SheikhDjibouti wrote:
Their highly reliable, low maintenance 787 Dreamliner is more like an unreliable, high maintenance 787 Nightmare.
(ok, maybe I'm exaggerating there, but it's only poetic license) :D

QF's CEO tells us he can run two 787-9s tail to tail for less than one A380, and tells us it'd take a long drunken night to convince him to order A380+.
Guess he has the same license! :D
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dtw2hyd
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Re: Lithium-ion battery fails on UA 787 flight

Wed Dec 06, 2017 2:23 pm

WIederling wrote:
" What are JCAB and JTSB doing? "
Moot. NTSB was actively involved and primary investigator in the path to the certification authority ( FAA ).


Is there any validity to your statement?

AFAIK, JCAB certified 787 battery system and FAA accepted JCAB's certification, just like EASA certified A350 Battery and FAA accepted(with some delay) EASA's certification.

So primary responsibility still lies with JCAB.

Revelation wrote:
SheikhDjibouti wrote:
I should imagine the NTSB would be at least mildly interested in these numbers.

And that's why Boeing informed them of this episode, they knew NTSB would be interested.


But if Japanese carriers were "proactively" changing out, those will never get reported because those are not reportable events and considered confidential to the company.
 
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Re: Lithium-ion battery fails on UA 787 flight

Wed Dec 06, 2017 2:51 pm

dtw2hyd wrote:
AFAIK, JCAB certified 787 battery system and FAA accepted JCAB's certification, just like EASA certified A350 Battery and FAA accepted(with some delay) EASA's certification.


You are mistaken.
FAA, through its “authorized representatives”, certified the 787 battery system.
https://www.seattletimes.com/business/faa-boeing-delegated-much-of-787-testing/

Thales of France, which designed the battery system, was responsible for providing test data and paperwork to Boeing for certification.
But lacking any experience in certifying lithium-ion batteries, Thales in turn depended on the expertise of battery maker GS Yuasa of Japan, said Thierry Queste, a 787 project manager with the French company.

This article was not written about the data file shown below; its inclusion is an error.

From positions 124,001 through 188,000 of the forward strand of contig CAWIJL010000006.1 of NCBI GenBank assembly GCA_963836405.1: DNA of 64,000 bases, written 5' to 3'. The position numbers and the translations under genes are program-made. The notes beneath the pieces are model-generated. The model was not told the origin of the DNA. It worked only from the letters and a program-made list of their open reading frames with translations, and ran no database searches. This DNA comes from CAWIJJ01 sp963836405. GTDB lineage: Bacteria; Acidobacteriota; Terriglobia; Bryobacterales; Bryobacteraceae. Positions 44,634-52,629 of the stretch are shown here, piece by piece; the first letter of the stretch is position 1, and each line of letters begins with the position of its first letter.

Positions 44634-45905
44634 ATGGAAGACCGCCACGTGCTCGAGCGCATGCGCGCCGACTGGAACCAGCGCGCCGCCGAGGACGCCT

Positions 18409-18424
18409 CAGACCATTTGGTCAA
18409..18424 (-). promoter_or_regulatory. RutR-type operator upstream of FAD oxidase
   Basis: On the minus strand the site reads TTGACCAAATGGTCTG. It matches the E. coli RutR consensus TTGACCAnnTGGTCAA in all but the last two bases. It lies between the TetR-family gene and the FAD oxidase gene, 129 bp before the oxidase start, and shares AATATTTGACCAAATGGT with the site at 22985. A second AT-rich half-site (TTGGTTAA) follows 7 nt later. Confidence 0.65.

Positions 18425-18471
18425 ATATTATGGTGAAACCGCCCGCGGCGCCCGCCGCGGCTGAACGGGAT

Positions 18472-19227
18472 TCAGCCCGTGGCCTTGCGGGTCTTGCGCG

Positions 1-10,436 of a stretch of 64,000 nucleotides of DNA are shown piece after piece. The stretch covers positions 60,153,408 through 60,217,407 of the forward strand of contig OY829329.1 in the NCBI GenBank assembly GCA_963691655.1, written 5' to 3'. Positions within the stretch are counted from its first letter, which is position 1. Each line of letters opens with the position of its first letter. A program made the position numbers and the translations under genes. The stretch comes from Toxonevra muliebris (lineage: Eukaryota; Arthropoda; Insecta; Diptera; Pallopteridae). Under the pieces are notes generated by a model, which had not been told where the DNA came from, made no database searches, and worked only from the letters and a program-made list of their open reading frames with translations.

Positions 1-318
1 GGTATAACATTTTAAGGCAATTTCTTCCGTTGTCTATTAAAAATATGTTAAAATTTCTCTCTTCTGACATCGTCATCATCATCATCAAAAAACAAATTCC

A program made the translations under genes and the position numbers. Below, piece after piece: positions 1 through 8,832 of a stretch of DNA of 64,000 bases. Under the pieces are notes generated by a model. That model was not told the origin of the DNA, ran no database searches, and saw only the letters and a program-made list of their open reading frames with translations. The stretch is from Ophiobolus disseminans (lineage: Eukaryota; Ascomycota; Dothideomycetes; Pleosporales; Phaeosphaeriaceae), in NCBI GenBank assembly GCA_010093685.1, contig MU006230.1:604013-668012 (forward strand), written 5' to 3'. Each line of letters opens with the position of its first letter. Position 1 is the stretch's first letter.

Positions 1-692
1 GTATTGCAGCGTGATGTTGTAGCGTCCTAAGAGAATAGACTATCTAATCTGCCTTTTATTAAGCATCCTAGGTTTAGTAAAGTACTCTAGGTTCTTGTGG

Boeing officials insisted that, despite the outsourcing to Thales of the design work for the first large lithium-ion batteries on a commercial airliner, its engineers maintained control.

“Boeing was involved and had complete oversight of the suppliers throughout,” senior Boeing systems engineer Jerry Hulm told the NTSB panel.

And FAA officials were equally adamant that their technical experts were “heavily engaged” in the 787’s certification.

However, the FAA oversight role portrayed by agency officials in many respects was indirect — almost like a back-seat driver, with Boeing up front — because of an enormous disparity in resources between the jet maker and its regulator.

The head of the Renton-based FAA certification office, Ali Bahrami, said he has 20 to 25 staff working full time on the 787. The entire airplane-certification division of the federal agency has fewer than 1,300 employees nationwide to cover at least six current new airplane-certification programs as well as ongoing airworthiness issues.


So the FAA relies in large part on 950 engineers who are paid by Boeing but work as FAA “authorized representatives” to oversee and approve the certification of the 787 and other Boeing jets.

It was such authorized reps who traveled to Japan to witness and sign off on GS Yuasa’s battery-certification tests.

“It would be virtually impossible to keep up with industry” without this extensive delegation of oversight to the manufacturer, said Dorenda Baker, director of the FAA’s national aircraft-certification unit.

The revelations came on the second day of an investigative hearing in Washington, D.C. The inquiry arose out of a battery fire on a 787 parked at Boston’s Logan International Airport in January, and an incident a week later when a smoldering battery in-flight forced an emergency landing and slide evacuation in Japan.
 
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SheikhDjibouti
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Re: Lithium-ion battery fails on UA 787 flight

Wed Dec 06, 2017 3:27 pm

Revelation; I am so disappointed with your #223 post - it's not one of your finer efforts. :cry:
Firstly, you took a quote of mine out of context, and therefore gave an incorrect response, as follows;
dtw2hyd wrote:
One data point NTSB should investigate is how many 787 batteries/cells were swapped as part of "routine" maintenance by Japanese carriers

...and then I wrote:
I should imagine the NTSB would be at least mildly interested in these numbers.

Revelation wrote:
And that's why Boeing informed them of this episode, they knew NTSB would be interested

Neither dtw2hyd, nor myself, were talking about "this episode" and Boeing; that is a done-deal, and Boeing have been given credit (by some of us at least) for 'fessing up and voluntarily reporting the Paris incident (UA915).
Meanwhile dtw2hyd & myself were actually discussing battery swaps that may have happened without fire, smoke, or excessive venting, as part of "routine" maintenance by Japanese carriers, and thus not being reported. Such actions may have avoided potential problems, but void the specific claim some have made that these Li-Ion packs were better than Ni-Cads because they needed less maintenance.

SheikhDjibouti wrote:
Their highly reliable, low maintenance 787 Dreamliner is more like an unreliable, high maintenance 787 Nightmare.